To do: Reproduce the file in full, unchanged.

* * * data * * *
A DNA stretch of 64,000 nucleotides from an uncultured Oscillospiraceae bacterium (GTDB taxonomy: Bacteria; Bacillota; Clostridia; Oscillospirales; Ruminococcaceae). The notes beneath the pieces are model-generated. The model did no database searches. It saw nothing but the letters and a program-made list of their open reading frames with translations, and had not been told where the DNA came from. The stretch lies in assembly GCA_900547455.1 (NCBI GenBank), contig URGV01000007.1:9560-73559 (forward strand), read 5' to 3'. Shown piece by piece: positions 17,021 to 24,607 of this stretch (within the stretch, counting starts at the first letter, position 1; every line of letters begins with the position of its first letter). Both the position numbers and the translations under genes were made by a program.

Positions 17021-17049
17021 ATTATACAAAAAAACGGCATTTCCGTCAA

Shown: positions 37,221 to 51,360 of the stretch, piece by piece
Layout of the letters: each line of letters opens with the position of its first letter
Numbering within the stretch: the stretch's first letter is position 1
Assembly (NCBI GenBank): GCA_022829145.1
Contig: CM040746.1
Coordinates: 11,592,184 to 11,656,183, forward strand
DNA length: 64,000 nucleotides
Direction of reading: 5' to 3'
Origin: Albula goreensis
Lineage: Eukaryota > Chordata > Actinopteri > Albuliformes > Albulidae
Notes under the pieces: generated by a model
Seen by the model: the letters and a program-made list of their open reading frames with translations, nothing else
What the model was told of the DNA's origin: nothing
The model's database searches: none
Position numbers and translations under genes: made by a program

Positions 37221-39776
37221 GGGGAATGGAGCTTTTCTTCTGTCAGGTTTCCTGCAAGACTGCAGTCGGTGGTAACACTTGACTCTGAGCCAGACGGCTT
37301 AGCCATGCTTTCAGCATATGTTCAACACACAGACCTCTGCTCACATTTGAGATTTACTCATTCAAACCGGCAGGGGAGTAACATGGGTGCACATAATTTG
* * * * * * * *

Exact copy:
A DNA stretch of 64,000 nucleotides from an uncultured Oscillospiraceae bacterium (GTDB taxonomy: Bacteria; Bacillota; Clostridia; Oscillospirales; Ruminococcaceae). The notes beneath the pieces are model-generated. The model did no database searches. It saw nothing but the letters and a program-made list of their open reading frames with translations, and had not been told where the DNA came from. The stretch lies in assembly GCA_900547455.1 (NCBI GenBank), contig URGV01000007.1:9560-73559 (forward strand), read 5' to 3'. Shown piece by piece: positions 17,021 to 24,607 of this stretch (within the stretch, counting starts at the first letter, position 1; every line of letters begins with the position of its first letter). Both the position numbers and the translations under genes were made by a program.

Positions 17021-17049
17021 ATTATACAAAAAAACGGCATTTCCGTCAA

Shown: positions 37,221 to 51,360 of the stretch, piece by piece
Layout of the letters: each line of letters opens with the position of its first letter
Numbering within the stretch: the stretch's first letter is position 1
Assembly (NCBI GenBank): GCA_022829145.1
Contig: CM040746.1
Coordinates: 11,592,184 to 11,656,183, forward strand
DNA length: 64,000 nucleotides
Direction of reading: 5' to 3'
Origin: Albula goreensis
Lineage: Eukaryota > Chordata > Actinopteri > Albuliformes > Albulidae
Notes under the pieces: generated by a model
Seen by the model: the letters and a program-made list of their open reading frames with translations, nothing else
What the model was told of the DNA's origin: nothing
The model's database searches: none
Position numbers and translations under genes: made by a program

Positions 37221-39776
37221 GGGGAATGGAGCTTTTCTTCTGTCAGGTTTCCTGCAAGACTGCAGTCGGTGGTAACACTTGACTCTGAGCCAGACGGCTT
37301 AGCCATGCTTTCAGCATATGTTCAACACACAGACCTCTGCTCACATTTGAGATTTACTCATTCAAACCGGCAGGGGAGTAACATGGGTGCACATAATTTG